How to manage lithium toxicity

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I recently saw a patient in the emergency department with chronic lithium toxicity and took the opportunity to do some review.
Three broad patterns of lithium toxicity are recognized:
Acute toxicity – Seen in patients not previously taking Li who take an accidental or intentional overdose
Acute on chronic toxicity – Seen in patients who take an acute accidental or intentional overdose while on chronic therapy
Chronic toxicity – Refers to patients taking prescribed Li doses who develop clinical toxicity due to a decline in renal function or failed monitoring
Clinically in acute overdoses nausea, vomiting and diarrhea are often present. EKG changes including QT prolongation, T wave flattening and ST depression can occur. Serious arrhythmias are unusual but can be present. Given enough time lithium penetrates the central nervous system and neurologic symptoms can develop.
These include altered mental status, ataxia, agitation, coarse tremors, fasciculations and myoclonic jerks. Severe toxicity can result in seizures, nonconvulsive status epilepticus, and coma.
In contrast to acute toxicity, chronic forms of toxicity often have a neurologic symptom as the presenting complaint as was the case in our patient.
Patients on chronic lithium therapy are also at risk for several other potential long term toxicities as discussed previously on RFN. These include nephrogenic DI, hypercalcemia due to hyperparathyroidism, hyper and hypo thyroidism, non-gap metabolic acidosis, chronic tubulointerstitial nephropathy, glomerular lesions (minimal change and FSGS) and the Syndrome of Irreversible Lithium-Effectuated Neurotoxicity (SILENT).
In terms of management in the ED: ABCs rule.
When you get to circulation, initial volume resuscitation with normal saline is reasonable but regular monitoring of serum sodium is key as altered patients without ability to take in free water with underlying nephrogenic DI may become hypernatremic with a need for hypotonic fluid.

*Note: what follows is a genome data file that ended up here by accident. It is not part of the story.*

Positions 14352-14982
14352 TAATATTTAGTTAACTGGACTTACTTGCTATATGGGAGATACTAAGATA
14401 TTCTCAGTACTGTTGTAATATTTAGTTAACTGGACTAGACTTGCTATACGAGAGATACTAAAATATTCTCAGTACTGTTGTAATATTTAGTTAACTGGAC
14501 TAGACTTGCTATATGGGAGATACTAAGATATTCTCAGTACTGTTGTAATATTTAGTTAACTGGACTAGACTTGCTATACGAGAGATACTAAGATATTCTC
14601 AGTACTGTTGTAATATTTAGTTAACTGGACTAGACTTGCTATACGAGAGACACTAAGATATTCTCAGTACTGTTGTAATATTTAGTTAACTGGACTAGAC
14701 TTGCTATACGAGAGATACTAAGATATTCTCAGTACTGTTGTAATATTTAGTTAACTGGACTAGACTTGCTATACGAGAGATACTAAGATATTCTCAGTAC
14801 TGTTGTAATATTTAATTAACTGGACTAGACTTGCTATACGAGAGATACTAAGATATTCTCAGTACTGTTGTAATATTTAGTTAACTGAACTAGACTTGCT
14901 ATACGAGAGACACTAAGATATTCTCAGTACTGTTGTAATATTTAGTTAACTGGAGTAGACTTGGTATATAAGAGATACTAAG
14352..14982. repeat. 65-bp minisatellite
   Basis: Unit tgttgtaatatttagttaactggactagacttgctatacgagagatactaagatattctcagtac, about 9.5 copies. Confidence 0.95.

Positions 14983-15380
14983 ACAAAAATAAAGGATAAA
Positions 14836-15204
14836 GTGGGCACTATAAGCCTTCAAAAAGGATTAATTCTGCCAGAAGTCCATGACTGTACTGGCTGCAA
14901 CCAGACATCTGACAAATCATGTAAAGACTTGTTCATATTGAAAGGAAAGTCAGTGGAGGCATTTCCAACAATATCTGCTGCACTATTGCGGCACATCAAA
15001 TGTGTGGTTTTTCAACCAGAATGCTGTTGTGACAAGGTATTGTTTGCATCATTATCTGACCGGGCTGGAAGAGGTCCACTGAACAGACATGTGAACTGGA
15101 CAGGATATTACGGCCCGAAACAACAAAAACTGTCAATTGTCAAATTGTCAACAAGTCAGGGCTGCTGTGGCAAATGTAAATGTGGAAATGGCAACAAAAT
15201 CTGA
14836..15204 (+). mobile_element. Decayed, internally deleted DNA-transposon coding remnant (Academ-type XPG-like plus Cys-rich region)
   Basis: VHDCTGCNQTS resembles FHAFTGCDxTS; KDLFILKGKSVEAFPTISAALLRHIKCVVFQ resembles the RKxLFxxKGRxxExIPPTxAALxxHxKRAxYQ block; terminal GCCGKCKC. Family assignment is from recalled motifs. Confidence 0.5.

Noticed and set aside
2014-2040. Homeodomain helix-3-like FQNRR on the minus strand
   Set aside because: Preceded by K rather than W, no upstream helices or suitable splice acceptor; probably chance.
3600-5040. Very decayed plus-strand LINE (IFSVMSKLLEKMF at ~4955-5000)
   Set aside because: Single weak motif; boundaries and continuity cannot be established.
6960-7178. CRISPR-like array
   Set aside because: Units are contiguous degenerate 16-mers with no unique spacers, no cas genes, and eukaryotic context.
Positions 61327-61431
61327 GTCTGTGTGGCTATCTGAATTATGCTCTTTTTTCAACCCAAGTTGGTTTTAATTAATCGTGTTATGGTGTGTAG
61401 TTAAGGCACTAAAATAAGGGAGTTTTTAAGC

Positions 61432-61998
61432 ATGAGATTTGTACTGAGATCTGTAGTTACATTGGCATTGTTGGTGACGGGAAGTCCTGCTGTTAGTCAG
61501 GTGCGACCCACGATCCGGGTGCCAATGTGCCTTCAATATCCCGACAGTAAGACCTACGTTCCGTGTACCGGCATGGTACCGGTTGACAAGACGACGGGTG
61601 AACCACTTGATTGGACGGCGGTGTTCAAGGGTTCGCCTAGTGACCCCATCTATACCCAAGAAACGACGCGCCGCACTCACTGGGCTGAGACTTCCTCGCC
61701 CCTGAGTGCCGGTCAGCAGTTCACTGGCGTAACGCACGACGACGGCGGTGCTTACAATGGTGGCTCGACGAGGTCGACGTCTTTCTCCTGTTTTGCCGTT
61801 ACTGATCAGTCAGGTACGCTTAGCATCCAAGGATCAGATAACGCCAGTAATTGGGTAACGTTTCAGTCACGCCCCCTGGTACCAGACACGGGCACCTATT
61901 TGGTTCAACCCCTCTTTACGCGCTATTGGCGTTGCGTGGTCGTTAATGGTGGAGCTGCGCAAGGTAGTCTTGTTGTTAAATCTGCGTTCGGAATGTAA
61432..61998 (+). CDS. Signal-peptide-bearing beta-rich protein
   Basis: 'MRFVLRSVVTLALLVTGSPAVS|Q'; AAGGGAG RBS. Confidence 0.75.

In cases of acute toxicity with large ingestions or sustained release pills whole bowel irrigation with polyethylene glycol solution is recommended until rectal effluent is clear. Patient’s need to be to awake and cooperative for it to be used safely.
The renal fellow’s pager often goes off as dialysis is an excellent way of removing lithium. With a low molecular weight and negligible protein binding lithium is easily removed from the blood as outlined by Nate. However, with a relatively large volume of distribution of 0.6-0.9 L/kg it often requires prolonged or repeated HD sessions to deplete Lithium stores. When to dialyze is a subject of expert opinion and case series but in general dialysis is recommended when serum levels are high regardless of symptoms and at lower lower levels when symptoms are severe or renal clearance is expected to be ineffective. I refer the reader to several excellent reviews and the Handbook of Dialysis.
A pearl from one of my attendings: When in doubt, dialyze. The catheter can be in and out in a day and dialysis is usually very well tolerated. You don’t want to see a patient end up with long term neurotoxicity after sitting on the fence and deciding against HD.
As mentioned above, because Li has a relatively large volume of distribution and checking levels 4-6 hours after dialysis are recommended as “rebound” may occur as Li moves into the intravascular space potentially requiring further therapy.
Another attending pearl: In severe cases particularly in patients with poor renal function, check a Li level on dialysis from the arterial port an hour before stopping so the lab has time to come back before you end HD. If you’re patient still has a Li level >1 mEq/L extend the session as you’re going to see some rebound and that intra-dialysis level is as good as you’re going to get if native clearance is poor.
Graham Abra, MD


  1. What is the meaning 3 and 6.9 you put inthe pic.

  2. Good Post .

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